LionsPhil, yeah, that’s what I was thinking. I watched again and noticed that he changed the brush of the tower into a much flatter shape for the roof after he added the mesh around it. I mean, at the end of the day it’s still static and you can’t pass through it, so it still provides collision as needed. It’s just that it seems like kind of a weird way to go about things considering they already seem to have most of it blocked in. The jutting ramparts and such make sense, but the stuff with the towers just seemed odd to me.

            Also, from what little I’ve recently messed with, Unity seems to do the same thing regarding level design. You build your world and all, but you don’t have to worry about boxing it in and having leaks. At least from my understanding. I’ve never messed with Unreal Engine, so I have no knowledge of how that works. I guess I’m just so used to BSP-based level design, going all the way back to the wonderful days of DoomEd, that anything different is just incredibly odd to me. Man.. DoomEd… Nothing like building levels vertex by vertex. :)

          • Qwentle says:

            It’s UE3, yes. It’s BSP geometry, though yeah, you don’t have to worry about leaks. Incredibly fast to iterate with in the recent versions of the engine. You add the extra meshes for detail that just texturing the BSP won’t give you, plus generally various things like stairs in BSP don’t work right (even though there’s a brush setting to make them, they need to have flat collision unless you want to shake the player’s camera around insanely whenever you walk up them). The static meshes can have collision if you want.

            Also, on an unrelated note, it’s good to see him following OMM rules and including a pallet with those barrels :)

          • LionsPhil says:

            DOOM was actually CSG-style, just in 2D; likewise BUILD. Conceptually it’s a big filled space you carve rooms out of, as opposed to Quake’s big void you have to place brushes in to seal up enclosed gameplay spaces.

          • Jackablade says:

            Interestingly, ROTT wasn’t. It used a somewhat beefed up version of the Wolfenstein TED editor (also used in a bunch of Apogees 2d games and Commander Keen), which led to levels made up of a lot of 90 degree angled walls.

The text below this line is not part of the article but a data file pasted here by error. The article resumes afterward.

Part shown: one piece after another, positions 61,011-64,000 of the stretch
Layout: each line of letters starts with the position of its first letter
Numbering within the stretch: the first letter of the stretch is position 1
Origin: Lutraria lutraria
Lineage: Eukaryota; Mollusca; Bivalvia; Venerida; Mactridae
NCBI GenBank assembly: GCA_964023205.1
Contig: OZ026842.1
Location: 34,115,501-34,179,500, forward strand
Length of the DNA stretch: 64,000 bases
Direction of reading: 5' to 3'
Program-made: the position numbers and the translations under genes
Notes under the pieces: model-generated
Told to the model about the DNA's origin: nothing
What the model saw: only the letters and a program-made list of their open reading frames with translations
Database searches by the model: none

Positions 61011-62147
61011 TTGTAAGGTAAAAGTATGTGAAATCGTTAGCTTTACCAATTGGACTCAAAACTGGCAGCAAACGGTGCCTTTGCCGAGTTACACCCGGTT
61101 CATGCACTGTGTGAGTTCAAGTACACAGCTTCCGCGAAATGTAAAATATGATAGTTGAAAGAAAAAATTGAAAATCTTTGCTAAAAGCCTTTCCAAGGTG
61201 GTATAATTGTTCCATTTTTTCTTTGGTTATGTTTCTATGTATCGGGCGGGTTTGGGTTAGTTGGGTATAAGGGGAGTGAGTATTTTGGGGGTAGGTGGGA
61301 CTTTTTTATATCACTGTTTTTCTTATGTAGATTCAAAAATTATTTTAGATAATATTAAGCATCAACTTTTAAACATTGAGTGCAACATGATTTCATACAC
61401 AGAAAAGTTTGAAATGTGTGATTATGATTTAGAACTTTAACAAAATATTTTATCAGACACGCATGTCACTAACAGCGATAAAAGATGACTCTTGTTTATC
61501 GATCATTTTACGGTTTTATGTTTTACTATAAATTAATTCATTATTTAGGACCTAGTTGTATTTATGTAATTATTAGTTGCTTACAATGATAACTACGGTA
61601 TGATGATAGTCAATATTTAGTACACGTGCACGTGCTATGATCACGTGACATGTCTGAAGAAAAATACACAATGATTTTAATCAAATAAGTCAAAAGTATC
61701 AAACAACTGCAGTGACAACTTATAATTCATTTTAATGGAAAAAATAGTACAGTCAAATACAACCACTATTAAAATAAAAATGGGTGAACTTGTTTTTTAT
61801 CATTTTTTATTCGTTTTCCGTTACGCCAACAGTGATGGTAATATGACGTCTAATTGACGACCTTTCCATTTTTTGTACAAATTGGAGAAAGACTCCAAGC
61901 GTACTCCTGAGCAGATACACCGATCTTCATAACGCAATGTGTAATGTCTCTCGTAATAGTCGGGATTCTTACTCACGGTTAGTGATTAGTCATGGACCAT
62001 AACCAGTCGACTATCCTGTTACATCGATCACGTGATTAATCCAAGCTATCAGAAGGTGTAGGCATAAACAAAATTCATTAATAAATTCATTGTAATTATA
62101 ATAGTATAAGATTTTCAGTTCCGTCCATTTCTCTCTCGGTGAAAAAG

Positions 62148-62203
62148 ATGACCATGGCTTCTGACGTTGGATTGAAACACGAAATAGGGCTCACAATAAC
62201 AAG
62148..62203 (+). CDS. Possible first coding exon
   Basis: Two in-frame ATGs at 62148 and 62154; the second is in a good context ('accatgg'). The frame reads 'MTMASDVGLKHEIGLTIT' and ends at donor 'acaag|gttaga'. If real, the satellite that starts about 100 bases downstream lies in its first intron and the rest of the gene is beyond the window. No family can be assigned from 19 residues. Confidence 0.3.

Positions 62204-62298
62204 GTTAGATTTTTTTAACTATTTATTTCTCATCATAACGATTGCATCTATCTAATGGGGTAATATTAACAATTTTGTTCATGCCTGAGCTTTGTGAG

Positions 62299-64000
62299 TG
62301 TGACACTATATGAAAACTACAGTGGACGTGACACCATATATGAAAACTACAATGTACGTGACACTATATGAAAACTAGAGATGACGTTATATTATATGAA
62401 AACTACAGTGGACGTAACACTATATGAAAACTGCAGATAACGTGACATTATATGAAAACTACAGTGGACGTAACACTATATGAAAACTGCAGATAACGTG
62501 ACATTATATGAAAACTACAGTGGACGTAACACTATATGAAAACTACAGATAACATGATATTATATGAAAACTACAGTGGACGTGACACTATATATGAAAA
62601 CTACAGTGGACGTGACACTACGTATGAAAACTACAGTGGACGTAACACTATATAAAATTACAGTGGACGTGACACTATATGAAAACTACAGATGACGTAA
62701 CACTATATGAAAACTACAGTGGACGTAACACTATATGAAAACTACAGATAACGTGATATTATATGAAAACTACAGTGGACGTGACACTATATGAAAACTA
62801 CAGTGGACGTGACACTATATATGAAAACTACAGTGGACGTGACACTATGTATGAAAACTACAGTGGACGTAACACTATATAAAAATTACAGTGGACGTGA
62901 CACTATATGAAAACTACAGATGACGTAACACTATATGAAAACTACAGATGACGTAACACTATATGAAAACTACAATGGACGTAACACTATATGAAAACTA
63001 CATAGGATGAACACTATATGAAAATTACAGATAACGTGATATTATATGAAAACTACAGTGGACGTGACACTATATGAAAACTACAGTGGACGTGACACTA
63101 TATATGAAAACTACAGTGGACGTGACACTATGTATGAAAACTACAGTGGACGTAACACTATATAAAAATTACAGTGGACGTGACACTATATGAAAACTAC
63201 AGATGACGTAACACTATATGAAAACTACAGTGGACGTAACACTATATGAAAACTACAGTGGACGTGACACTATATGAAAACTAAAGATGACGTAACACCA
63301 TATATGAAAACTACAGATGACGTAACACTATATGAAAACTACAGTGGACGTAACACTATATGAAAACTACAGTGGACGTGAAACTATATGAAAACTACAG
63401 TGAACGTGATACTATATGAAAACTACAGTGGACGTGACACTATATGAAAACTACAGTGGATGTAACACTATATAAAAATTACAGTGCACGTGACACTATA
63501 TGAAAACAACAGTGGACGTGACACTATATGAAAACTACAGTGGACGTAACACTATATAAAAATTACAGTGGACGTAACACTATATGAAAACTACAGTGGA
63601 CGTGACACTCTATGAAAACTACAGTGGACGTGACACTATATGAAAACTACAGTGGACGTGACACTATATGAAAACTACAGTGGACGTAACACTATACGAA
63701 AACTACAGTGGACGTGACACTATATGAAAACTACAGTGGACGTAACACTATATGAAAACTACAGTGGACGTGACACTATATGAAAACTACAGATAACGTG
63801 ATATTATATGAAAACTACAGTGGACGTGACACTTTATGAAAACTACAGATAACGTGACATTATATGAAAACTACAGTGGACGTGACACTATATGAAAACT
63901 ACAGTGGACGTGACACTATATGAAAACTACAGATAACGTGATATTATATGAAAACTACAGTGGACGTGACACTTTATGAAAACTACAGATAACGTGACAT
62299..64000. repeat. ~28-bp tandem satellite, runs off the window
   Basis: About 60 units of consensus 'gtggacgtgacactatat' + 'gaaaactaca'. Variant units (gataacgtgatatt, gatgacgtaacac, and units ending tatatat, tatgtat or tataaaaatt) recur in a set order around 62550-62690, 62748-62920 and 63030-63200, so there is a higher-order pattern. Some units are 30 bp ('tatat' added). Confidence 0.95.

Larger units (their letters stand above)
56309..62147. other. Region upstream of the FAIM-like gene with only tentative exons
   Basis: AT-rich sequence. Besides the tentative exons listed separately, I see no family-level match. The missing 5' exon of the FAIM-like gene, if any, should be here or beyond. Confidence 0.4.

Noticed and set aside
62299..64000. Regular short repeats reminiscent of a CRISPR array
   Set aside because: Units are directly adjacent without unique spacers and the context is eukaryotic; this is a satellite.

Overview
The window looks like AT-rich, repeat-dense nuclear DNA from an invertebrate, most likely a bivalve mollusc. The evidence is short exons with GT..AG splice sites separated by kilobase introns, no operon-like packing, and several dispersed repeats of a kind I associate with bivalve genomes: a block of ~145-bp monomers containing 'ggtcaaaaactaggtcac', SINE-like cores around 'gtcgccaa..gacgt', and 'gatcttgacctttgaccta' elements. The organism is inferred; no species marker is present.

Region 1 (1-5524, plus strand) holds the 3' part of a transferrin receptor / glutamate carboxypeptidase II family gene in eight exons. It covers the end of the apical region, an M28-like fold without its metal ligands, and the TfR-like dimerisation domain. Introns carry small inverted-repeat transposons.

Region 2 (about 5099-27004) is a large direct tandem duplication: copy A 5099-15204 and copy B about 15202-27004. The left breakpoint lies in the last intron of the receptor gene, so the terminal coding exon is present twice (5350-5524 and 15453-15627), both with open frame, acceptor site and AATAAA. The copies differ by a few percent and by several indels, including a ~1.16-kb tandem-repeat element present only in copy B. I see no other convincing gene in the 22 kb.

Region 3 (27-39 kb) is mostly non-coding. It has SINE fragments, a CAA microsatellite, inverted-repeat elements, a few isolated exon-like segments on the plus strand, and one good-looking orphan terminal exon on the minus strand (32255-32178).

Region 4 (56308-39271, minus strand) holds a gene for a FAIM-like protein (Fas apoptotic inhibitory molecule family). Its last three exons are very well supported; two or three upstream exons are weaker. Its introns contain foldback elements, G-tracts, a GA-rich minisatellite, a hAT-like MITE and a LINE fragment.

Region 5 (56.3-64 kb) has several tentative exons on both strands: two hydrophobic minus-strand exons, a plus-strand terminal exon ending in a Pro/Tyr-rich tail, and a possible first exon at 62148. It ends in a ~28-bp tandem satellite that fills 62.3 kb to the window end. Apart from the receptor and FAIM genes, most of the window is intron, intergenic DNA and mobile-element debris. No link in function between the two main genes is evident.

I think the reason for the doubling up of geometry is likely because the level has been built by a level designer previously and has then been handed to an environment artist to make it look all nice and stuff.

        • Net_Bastard says:

          Actually, the Valve developer community says multiple times to not just box the whole level when it comes to making the skybox, due to optimization.

    • Sir-Lucius says:

      Agreed, I found the lack of snapping somewhat surprising. Seems like it increases his chances of getting obnoxious z-fighting issues. Maybe he just didn’t layout the BSP geometry right on the grid? Having done that in the past it can be much more work to try to go back and get everything to snap and line up properly than to just eyeball it. You can also argue it leads to more organic levels.

  6. Keilnoth says:

    Oh man I am so tired of the dubstep…

  7. VeritableHero says:

    Looks like I need to reinstall Unreal Editor 3. This brings back very fond memories. It’s neat to see someone else actually working through a level, though.

  8. Bobtree says:

    The workflow looks tedious and error prone. Not impressed.

  9. Beelzebud says:

    Is this supposed to be impressive? It looks like someone building a map for Return to Castle Wolfenstein.

  10. LegTaste says:

    i think this looks pretty terrible

    dull looking textures and design, far worse than the standard console limited graphic style we see a lot

    This is not bad due to graphical limitations, its bad due to artistic limitations.